8. 8. The National Economic and Social Advisory Council has recommended banning imports and sales in Thailand of asbestos, which has been linked to health problems including cancer.Thailand has imported asbestos for 30 years, and manufacturers say it is still necessary for the industrial sector to use the product until Thai researchers provide medical proof of a cancer link. While asbestos is used in 114 countries, it is banned in 48 countries, mostly in Europe. Countries including the US, Canada, Brazil, China, Indonesia and Malaysia allow its use in some products. UranKleosakul, marketing director of Oranvanich Co, the producer of Oran roof tiles, said that 70% of all roof tiles were made of asbestos. A ban of the mineral would affect around 570,000 households or 2 million people, most of which are low to middle income earners."If [asbestos] is banned, we will stop production since it will be cheaper than having to pay for damage [caused by low quality non-asbestos tiles], which are two times weaker than non-asbestos tiles," he said.Thailand last year imported 69,000 tonnes of asbestos from Russia and Canada. Prices are currently around US$400 per tonne compared with $300 three to four years ago due to increased demand in China, Brazil and Russia.<br />
  9. 9. In Thailand, about 90% of the asbestos sold goes into roof tiles and cement pipes. The rest goes into the production of brakes and clutches, vinyl floor tiles, gaskets and heat-insulating materials.SuwitPanyasewanamit, managing director of Polytex Industry Co, a distributor of motor brakes, said the company would raise prices if asbestos is banned, as 70-80% of it is used in making brake pads.(Source: Bangkok Post, INDUSTRY, Asbestos ban could affect prices, 21/01/2011, NanchanokWongsamuth, link) asbestos - a mineral with fibers (magnesium silicate) "used for fireproofing, electrical insulation, building materials, brake linings, and chemical filters, the small fibres can cause cancer when lodged in the lungs" (See Wikipedia) ban - an official statement ordering people not to do, sell or use something การห้าม<br />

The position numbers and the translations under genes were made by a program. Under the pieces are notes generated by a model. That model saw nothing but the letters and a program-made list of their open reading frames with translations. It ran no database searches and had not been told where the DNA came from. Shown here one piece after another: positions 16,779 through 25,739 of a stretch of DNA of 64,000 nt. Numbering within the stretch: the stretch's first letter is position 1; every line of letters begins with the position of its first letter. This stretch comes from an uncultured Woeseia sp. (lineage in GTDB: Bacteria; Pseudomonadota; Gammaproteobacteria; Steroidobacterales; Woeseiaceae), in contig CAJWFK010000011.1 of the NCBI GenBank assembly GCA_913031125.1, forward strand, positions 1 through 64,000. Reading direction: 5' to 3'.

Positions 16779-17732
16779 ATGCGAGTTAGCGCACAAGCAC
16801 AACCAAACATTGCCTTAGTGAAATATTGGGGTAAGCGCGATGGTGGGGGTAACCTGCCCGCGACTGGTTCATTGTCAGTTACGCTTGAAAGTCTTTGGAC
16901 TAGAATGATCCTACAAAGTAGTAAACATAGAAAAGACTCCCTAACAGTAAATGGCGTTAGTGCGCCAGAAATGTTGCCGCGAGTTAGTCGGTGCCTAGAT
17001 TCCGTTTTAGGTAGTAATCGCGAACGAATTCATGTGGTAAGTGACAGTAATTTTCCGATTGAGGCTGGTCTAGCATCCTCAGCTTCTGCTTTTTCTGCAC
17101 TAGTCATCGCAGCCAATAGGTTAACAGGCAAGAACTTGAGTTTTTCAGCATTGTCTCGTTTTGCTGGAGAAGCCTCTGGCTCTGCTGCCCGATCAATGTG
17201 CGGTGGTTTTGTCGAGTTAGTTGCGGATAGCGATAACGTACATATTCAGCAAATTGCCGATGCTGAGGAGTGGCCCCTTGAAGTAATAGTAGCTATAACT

10. 10. NESDB (National Economic and Social Development Board or "Sa-pa-pat") - Thai government planning agency for economic development, creates five year plans with an agenda of: 1. Alleviation of Poverty and Income Distribution problems, 2. Enhancing Thailand’s Competitiveness, 3. Promoting Social Capital Development, 4. Promoting Sustainable Development (See Wikipedia)linked - connected เชื่อมโยงsector - a part of the economy ภาคเศรษฐกิจของประเทศ (public sector = government, private sector = all businesses, household sector = families and consumers, banking sector,...) (See Wikipedia)industrial sector - all the companies that manufacture and produce goods and products provide - to give someone something that they want or needproof - some fact or argument that  shows the truth of somethinglink - to connect เชื่อม<br />
  11. 11. banned - officially not allowed to do something ถูกห้าม, ห้ามอย่างเป็นทางการ ถูกตัดสิทธิproducer - a person who makes the practical and financial arrangements needed to make a film, play, television or radio programmeผู้อำนวยการสร้างภาพยนต์, ผู้ผลิตmineral - a valuable or useful chemical substance which is formed naturally in the ground แร่households - families or groups of people living together (economics treats this as a unit that makes decisions)income - money that people receive from work or some other source, used for household consumption and savingsdemand - the desire or need for goods or services by households and businesses clutch - the pedal in front of the driver in a car that is pressed to change the gear of the car (See Wikipedia)vinyl - a shiny and tough and flexible plastic; used especially for floor coverings gasket - a sealing device used between two parts to prevent leakage (See Wikipedia)insulating - protecting the inside from the outside (usually from outside heat) การป้องกัน (ความร้อน)brake pads - the two pads in a brake that come together to slow and stop a car's forward motion (See Wikipedia)<br />